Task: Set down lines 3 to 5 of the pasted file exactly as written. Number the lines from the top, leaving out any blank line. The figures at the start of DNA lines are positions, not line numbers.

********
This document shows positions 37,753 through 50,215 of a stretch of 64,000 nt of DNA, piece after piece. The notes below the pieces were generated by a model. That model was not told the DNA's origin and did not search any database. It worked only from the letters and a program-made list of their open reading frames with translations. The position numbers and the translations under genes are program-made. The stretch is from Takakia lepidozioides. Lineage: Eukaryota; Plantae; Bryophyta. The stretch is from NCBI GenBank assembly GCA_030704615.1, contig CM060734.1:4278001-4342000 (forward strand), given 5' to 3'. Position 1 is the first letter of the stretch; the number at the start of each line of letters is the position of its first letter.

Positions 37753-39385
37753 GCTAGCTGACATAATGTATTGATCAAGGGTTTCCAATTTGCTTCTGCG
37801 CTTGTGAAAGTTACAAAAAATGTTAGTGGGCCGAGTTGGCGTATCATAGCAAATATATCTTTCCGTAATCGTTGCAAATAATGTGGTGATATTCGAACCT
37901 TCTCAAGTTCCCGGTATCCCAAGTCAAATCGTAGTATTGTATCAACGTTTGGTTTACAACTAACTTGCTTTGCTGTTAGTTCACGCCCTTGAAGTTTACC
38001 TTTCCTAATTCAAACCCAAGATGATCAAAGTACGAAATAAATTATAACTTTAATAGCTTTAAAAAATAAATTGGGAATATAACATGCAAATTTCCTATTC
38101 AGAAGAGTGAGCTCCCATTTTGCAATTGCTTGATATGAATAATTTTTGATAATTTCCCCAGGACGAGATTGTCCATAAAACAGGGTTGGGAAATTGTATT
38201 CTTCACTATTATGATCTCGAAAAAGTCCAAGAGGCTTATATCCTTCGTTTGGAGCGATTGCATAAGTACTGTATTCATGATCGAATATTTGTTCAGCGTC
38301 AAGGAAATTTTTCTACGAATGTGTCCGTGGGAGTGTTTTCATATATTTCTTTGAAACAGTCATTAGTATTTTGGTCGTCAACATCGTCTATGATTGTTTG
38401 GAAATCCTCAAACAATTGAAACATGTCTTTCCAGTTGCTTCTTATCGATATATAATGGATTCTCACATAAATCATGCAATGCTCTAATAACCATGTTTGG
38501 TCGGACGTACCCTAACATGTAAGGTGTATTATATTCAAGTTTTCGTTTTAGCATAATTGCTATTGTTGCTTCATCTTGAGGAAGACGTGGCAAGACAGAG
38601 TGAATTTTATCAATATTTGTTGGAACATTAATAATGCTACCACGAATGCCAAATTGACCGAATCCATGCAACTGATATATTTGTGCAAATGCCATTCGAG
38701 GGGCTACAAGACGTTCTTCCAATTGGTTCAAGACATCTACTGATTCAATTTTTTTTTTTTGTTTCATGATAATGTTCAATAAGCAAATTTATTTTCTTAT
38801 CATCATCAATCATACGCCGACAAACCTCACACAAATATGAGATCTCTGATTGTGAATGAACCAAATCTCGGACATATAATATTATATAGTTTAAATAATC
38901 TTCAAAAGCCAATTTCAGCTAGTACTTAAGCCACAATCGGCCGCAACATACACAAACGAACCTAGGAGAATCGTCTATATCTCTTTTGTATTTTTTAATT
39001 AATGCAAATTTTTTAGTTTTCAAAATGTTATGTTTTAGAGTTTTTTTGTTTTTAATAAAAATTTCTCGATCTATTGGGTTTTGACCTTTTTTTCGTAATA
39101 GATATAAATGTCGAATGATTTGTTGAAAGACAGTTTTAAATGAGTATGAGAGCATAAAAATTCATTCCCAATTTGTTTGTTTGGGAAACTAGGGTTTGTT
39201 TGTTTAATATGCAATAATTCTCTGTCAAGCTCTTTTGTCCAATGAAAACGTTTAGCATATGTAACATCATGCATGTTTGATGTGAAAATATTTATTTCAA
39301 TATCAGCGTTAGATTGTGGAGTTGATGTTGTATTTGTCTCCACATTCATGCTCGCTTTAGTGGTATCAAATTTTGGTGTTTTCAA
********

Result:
37753 GCTAGCTGACATAATGTATTGATCAAGGGTTTCCAATTTGCTTCTGCG
37801 CTTGTGAAAGTTACAAAAAATGTTAGTGGGCCGAGTTGGCGTATCATAGCAAATATATCTTTCCGTAATCGTTGCAAATAATGTGGTGATATTCGAACCT
37901 TCTCAAGTTCCCGGTATCCCAAGTCAAATCGTAGTATTGTATCAACGTTTGGTTTACAACTAACTTGCTTTGCTGTTAGTTCACGCCCTTGAAGTTTACC